Flamenco Stomped Out: Former Old Spanish Days El Presidente Al Pizano is hotter than a spicy salsa about flamenco being banned at next summer’s Fiesta Pequena, which takes place at the Mission.
By what right, Pizano asked in a letter to 2008 El Presidente Tim Taylor, “does the committee presume to determine what is an acceptable art form and what is not?” Pizano is also president of the Flamenco Arts Festival.
He was reacting to a letter to local dance studios from Erin Graffy de Garcia, chair of the Fiesta Pequena Team Committee. The letter specified that the “dances at the Mission must be Spanish classical rather than flamenco (folklorico is fine). This will include the dance by the Spirit of Fiesta as well.
“We are guests of the Friars and as we are performing in front of their church, we seek dances that are traditional, and convey a more modest demeanor.”
“Please save the see-through, sexy or sensual costuming for another venue . . . Any studio that does not comply, or tries to ‘push the envelope’ will not be invited to participate.”
Pizano argued that “since most Spanish scholars trace flamenco back to the late 1500s, what can be more traditional in Spanish culture? The committee seeks ‘a more modest demeanor,’ dancing that is not ‘sexy or sensual,’ which is puzzling to begin with, and which begs the question: Are they also going to ban ballet (hardly non-sensual), an art form that has nothing to do with the Spanish history of Santa Barbara, and where both women and men appear in body-tight outfits?
“And most reprehensible of all, the committee threatens non-conformity with expulsion,” he said. “I hope you and the board of directors will reconsider this ill-conceived and ill-advised action as well as other limitations imposed by the committee.” So far, Pizano has had no response.
The Fiesta committee letter went on to say, “A lot of changes are going on around the Mission, and as we look forward to Fiesta Pequena 2008, we want to recognize and reincorporate the Franciscans into our Fiesta opening, in all facets. We have been in dialog with them on a number of different points/issues/problems concerning Fiesta Pequena and will continue the conversation.
“The Franciscans have traditionally been the host for this community presentation and it is important to reestablish them in that role. In relation to this, we want to tweak the program and create a more distinctive show, which can be differentiated from the Courthouse.
“Performers other than flower girls must be over 13 . . . we will not allow grade school dancers on stage.”
Convent to Be Sold: The Los Angeles Archdiocese has offered to sell the former Sisters of Bethany convent to Santa Barbara’s Our Lady of Guadalupe parish for about $800,000, parishioners were told Sunday.
The small convent, located next to Our Lady of Guadalupe Church on Nopal Street on Santa Barbara’s Eastside, is vacant. The archdiocese ordered the three Sisters of Bethany nuns to leave their home late last year because the archdiocese needed to sell the property to help settle claims by victims of priest abuse. The nuns found temporary housing at the Episcopal retreat house near the Mission, and may be moving from Santa Barbara soon.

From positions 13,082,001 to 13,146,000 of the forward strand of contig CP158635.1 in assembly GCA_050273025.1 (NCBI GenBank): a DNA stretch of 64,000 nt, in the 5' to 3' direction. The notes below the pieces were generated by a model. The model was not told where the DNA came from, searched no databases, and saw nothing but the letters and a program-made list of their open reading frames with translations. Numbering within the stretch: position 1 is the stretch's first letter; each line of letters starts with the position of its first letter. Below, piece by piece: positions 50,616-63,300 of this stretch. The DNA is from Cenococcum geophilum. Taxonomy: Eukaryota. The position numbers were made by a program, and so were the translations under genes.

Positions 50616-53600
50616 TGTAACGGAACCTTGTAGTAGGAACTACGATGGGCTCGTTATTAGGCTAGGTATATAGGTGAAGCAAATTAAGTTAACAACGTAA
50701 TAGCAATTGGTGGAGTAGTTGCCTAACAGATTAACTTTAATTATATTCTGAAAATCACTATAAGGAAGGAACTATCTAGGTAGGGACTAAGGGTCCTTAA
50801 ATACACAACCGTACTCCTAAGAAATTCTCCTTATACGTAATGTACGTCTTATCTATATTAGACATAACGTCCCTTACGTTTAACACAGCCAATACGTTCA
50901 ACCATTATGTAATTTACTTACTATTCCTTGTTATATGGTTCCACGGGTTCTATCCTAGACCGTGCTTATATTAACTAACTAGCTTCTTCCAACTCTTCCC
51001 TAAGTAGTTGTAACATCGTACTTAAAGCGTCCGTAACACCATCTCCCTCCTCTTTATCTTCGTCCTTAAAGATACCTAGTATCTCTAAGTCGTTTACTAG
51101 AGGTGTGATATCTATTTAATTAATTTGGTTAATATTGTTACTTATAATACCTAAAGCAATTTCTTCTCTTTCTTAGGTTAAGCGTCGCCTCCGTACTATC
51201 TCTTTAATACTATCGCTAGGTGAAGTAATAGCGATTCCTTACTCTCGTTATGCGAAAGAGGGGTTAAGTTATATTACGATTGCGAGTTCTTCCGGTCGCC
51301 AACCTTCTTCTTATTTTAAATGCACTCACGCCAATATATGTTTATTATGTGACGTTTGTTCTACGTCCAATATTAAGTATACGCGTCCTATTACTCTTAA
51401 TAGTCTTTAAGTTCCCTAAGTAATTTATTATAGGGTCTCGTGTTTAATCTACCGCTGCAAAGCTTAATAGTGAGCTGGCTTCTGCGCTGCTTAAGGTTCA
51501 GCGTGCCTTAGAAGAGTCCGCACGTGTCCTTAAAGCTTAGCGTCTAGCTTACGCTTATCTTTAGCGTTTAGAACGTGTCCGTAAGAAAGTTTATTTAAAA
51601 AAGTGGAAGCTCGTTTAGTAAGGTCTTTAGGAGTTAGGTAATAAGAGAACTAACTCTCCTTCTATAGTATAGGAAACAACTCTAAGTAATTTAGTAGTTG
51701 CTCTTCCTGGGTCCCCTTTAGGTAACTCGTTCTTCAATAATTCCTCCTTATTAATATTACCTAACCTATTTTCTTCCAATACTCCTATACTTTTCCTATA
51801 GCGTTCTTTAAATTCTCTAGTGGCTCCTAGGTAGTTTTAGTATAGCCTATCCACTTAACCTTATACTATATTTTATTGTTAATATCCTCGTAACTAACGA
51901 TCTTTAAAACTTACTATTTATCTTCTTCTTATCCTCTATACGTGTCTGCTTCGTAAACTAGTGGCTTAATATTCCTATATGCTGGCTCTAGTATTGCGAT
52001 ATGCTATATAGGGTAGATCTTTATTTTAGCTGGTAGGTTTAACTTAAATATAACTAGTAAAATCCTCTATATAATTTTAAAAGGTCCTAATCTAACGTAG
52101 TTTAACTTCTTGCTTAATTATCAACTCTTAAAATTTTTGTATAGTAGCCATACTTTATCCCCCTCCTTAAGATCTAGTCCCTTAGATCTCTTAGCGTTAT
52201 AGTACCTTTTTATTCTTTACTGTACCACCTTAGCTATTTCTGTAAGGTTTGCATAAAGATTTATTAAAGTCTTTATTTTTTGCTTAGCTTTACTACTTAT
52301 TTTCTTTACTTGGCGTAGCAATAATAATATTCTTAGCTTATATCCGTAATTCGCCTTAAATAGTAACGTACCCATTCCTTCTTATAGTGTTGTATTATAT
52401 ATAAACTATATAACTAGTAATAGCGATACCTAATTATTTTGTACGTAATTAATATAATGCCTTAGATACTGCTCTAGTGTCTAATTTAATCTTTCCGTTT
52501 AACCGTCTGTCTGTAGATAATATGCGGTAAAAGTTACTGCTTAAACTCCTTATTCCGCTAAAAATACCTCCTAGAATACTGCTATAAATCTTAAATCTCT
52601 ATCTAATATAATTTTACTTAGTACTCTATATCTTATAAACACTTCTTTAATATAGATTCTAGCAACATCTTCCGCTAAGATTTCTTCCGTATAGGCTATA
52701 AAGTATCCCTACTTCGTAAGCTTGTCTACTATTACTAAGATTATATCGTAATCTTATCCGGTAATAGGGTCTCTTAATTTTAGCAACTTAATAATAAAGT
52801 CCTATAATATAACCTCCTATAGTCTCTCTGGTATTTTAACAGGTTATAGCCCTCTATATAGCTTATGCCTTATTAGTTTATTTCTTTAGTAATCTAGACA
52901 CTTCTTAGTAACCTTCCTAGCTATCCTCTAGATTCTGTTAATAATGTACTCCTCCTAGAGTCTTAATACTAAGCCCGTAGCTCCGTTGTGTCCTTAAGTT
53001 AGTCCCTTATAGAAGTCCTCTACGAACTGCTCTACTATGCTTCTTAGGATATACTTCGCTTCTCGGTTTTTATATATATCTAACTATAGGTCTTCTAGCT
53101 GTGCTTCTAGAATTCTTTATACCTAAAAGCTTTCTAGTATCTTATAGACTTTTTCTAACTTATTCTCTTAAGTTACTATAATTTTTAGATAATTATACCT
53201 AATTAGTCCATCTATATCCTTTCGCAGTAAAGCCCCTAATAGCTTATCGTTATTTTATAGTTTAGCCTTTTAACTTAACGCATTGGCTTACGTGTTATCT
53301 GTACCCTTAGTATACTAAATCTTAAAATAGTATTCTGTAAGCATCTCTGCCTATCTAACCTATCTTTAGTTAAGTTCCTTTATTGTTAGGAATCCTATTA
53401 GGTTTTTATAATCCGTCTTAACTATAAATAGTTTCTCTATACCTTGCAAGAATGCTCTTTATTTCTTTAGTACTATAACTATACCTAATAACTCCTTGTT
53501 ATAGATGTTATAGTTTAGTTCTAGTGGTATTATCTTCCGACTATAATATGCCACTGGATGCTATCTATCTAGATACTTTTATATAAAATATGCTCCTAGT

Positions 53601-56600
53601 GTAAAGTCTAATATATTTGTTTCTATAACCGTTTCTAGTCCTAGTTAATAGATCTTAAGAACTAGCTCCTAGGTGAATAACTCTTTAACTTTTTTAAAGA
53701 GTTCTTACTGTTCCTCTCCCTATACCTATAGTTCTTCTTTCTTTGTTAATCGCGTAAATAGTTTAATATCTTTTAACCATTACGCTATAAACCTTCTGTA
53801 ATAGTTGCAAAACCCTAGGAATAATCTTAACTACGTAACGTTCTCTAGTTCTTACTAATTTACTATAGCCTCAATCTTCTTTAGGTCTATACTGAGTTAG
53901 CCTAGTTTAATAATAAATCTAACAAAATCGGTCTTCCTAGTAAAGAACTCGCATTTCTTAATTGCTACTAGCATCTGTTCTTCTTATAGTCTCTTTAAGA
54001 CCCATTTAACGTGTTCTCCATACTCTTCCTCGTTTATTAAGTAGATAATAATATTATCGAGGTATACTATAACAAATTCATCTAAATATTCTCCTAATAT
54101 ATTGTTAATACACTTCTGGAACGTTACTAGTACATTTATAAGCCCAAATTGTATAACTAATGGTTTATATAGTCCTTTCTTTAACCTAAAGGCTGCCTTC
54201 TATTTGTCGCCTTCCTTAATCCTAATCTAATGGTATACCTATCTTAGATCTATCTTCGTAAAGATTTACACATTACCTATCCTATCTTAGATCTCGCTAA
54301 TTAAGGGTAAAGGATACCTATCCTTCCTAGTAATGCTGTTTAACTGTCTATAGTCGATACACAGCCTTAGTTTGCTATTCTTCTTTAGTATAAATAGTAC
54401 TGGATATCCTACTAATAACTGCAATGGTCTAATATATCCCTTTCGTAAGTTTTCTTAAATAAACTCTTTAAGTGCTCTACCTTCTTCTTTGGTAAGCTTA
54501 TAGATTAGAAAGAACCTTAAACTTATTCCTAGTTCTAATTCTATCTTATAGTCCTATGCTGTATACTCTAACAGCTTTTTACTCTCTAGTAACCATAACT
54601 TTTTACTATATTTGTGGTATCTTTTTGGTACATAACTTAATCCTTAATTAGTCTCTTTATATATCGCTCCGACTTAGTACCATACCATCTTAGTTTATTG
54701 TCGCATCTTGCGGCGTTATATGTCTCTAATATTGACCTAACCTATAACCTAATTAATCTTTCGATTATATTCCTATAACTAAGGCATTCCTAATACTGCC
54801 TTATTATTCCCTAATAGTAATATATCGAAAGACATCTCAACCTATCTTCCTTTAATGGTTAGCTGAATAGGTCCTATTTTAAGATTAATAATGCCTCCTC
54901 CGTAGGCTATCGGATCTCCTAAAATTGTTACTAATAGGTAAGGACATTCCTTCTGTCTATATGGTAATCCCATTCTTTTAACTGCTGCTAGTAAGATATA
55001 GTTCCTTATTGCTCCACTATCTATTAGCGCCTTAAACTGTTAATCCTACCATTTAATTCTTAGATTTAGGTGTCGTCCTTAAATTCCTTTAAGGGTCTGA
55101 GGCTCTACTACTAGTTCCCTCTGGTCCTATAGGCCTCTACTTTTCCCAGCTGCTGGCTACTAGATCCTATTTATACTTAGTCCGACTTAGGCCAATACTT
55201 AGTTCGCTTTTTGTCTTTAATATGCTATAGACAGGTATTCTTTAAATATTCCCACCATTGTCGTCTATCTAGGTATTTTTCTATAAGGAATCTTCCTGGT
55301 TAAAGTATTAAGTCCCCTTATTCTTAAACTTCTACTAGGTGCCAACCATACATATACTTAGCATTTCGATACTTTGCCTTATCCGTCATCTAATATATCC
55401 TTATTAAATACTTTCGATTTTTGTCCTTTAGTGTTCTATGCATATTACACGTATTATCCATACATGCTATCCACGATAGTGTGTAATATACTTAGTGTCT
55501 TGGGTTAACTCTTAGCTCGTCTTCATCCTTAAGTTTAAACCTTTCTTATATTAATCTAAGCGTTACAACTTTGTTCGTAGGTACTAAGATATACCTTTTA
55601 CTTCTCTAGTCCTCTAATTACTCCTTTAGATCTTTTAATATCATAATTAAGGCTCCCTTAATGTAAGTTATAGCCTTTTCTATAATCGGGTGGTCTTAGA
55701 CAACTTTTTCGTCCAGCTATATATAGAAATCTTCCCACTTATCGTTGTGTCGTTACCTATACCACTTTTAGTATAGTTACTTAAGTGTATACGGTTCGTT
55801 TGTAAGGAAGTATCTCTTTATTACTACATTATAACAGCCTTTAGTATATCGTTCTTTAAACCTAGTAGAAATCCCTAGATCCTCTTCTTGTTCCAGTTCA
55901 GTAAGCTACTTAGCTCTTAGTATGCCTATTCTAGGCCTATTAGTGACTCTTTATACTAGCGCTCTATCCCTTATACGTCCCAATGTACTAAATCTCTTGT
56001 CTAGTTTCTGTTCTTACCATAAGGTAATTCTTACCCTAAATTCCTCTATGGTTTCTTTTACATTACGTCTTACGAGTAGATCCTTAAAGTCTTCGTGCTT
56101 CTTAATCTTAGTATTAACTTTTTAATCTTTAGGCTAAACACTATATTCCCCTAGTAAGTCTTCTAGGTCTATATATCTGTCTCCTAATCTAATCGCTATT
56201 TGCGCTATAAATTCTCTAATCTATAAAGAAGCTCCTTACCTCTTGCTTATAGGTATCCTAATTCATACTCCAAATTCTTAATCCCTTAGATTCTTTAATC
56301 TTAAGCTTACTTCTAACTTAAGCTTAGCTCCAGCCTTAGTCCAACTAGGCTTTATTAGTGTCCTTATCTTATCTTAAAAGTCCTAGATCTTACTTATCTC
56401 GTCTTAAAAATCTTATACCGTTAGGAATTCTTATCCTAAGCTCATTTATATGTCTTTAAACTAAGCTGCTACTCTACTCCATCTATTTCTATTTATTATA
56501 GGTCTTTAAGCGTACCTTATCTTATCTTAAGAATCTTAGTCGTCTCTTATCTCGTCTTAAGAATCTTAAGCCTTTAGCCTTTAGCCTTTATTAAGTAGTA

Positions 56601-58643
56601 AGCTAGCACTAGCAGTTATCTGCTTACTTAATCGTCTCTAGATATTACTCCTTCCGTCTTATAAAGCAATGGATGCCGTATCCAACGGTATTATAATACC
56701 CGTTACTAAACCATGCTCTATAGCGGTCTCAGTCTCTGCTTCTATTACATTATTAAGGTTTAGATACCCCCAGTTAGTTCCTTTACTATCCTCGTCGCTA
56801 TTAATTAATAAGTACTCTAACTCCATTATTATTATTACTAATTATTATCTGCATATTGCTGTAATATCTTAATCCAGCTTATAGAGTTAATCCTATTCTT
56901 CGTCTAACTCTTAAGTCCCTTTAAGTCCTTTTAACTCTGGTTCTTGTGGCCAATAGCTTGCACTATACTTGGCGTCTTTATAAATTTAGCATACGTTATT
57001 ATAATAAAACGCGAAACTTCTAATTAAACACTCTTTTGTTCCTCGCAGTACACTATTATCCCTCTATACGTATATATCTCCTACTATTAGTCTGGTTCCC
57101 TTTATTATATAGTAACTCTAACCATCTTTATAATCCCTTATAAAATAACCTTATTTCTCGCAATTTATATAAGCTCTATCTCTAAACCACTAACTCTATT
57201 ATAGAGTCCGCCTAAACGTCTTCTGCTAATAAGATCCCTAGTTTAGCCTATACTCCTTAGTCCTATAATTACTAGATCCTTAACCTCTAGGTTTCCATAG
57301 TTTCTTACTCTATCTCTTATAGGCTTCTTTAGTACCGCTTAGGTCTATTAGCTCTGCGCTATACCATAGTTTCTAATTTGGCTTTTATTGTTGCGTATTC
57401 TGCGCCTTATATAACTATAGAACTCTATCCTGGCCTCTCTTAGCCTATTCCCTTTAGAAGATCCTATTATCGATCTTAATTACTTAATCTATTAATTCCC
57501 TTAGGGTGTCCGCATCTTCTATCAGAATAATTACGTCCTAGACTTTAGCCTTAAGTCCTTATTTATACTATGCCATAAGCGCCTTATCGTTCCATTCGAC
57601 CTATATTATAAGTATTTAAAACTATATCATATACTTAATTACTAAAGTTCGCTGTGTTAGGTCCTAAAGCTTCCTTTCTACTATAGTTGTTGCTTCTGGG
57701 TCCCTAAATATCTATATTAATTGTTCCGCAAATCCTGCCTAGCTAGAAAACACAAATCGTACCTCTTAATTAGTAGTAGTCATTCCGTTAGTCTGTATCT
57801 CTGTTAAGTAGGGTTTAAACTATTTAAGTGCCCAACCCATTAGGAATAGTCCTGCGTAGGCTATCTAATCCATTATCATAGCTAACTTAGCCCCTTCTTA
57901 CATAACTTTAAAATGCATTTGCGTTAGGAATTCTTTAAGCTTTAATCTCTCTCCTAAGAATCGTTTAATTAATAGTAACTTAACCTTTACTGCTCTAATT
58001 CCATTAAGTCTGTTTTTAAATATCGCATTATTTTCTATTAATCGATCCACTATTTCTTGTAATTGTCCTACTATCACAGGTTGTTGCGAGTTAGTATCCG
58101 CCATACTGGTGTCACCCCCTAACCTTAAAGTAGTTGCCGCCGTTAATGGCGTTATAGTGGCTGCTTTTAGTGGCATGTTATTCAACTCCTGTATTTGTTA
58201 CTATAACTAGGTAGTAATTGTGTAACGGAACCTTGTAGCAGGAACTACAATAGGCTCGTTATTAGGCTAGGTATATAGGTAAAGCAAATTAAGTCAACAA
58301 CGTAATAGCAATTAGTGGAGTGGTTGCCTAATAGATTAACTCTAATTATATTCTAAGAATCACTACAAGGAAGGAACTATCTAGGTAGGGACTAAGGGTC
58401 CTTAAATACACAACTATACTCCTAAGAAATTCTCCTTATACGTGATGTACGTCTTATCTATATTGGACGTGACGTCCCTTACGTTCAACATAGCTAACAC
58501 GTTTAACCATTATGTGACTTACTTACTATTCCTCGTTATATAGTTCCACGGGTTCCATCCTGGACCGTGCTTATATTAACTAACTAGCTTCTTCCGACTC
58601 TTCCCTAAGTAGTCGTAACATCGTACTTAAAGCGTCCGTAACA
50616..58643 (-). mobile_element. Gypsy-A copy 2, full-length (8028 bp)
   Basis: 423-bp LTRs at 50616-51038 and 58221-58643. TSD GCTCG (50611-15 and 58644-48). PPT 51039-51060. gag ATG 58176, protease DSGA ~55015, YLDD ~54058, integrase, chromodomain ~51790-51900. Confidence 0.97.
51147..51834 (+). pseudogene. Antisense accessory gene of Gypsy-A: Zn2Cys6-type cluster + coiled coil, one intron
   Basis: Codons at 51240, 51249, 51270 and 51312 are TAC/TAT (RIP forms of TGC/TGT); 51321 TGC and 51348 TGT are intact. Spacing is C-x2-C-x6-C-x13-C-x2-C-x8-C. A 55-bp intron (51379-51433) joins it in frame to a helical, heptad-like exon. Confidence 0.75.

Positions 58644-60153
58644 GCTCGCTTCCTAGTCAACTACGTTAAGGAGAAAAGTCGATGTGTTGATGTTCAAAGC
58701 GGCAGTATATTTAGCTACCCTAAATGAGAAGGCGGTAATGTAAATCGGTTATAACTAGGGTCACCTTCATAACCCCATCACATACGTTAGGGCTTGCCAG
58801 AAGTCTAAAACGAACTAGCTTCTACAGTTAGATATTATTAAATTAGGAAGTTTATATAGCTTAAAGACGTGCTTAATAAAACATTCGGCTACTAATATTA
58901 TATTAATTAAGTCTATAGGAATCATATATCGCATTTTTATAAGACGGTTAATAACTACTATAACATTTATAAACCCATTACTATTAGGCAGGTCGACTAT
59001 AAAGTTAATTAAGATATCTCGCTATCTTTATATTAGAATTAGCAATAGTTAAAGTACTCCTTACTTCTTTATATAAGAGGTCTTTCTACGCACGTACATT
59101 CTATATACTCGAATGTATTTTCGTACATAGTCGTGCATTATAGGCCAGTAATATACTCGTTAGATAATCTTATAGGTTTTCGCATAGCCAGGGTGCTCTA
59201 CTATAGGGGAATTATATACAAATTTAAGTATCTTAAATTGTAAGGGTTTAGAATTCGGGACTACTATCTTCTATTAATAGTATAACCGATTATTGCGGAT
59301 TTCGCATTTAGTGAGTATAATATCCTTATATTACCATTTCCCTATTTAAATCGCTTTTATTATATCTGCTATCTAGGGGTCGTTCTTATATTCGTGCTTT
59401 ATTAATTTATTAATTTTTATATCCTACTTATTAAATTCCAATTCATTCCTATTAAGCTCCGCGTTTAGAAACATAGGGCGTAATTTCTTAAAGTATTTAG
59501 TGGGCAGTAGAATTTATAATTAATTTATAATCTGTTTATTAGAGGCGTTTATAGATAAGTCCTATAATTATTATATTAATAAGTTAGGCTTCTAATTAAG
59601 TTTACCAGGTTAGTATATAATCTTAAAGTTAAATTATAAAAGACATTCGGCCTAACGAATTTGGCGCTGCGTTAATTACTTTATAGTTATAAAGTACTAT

According to a parishioner source, parish priest Fr. Rafael Marin told those attending Mass on Sunday of the archdiocese offer. The understanding was that the property could be used to expand the existing church or for parking. It apparently would be up to the members of the low-income Eastside parish to raise the funds, plus money to finance any church expansion.
The small residence had served the Sisters of Bethany since the 1950s. Whether $800,000 is its true market value is unknown. Fr. Marin could not be reached for comment Monday afternoon.
She’d Buy, But Wendy Ain’t Selling: Philanthropist Sara Miller McCune would still love to buy the News-Press, but owner Wendy McCaw is making it clear that it’s not for sale.
After Friday night’s showing of the documentary Citizen McCaw, many wondered if the controversy had gotten to the point where Wendy would prefer to sell and get rid of the headache. But her attorney, Barry Cappello, was quoted in a Los Angeles Times article Monday as saying that she had “no interest” in viewing the film and would continue running the paper as she sees fit.
“This is, literally, like water off her back,” Cappello said of the film. And he invoked an old Arabian proverb: “Barking dogs may bark, but the caravan moves on.”
Maybe so, but the documentary carries quite a bite, and will be reshown in April 5 and 6 at the Marjorie Luke Theater. Don’t be surprised if it also shows up on HBO or PBS, and maybe even as an Oscar nominee next year. Clips from the Orson Welles 1941 film Citizen Kane got big laughs and reportedly cost the Santa Barbara filmmakers $6,000 a pop. DVDs will be on sale after there’s a TV or movie deal, I hear.
Cappello, however, gave the documentary a lousy review, calling it a “factually flawed hit piece masquerading as a docu-drama.” He also threatened possible legal action, but had no comment on that when I asked him about it Monday via e-mail.
Monday’s L.A. court hearing on whether to order the News-Press to rehire eight fired reporters was delayed for a week. So the drama continues.
Paper Bags: Because some Santa Barbarans feared Wendy’s wrath so much that they didn’t want to be seen at the sold-out premier, the filmmakers offered paper bags with holes cut in them. One couple donned the headgear and virtually skipped down the Arlington aisle. I also heard from one attendee: “Don’t know if you noticed this but FYI: While all the lucky folks who cadged a ticket to the opening of Citizen McCaw were inside watching the film, outside by 9:15 p.m., the billboard sign had already been changed. Wow! Is that whatz called efficiency?”
Barney Brantingham can be reached at email@example.com or (805) 965-5205. He writes online columns for Tuesdays and Fridays and a print column for Thursdays.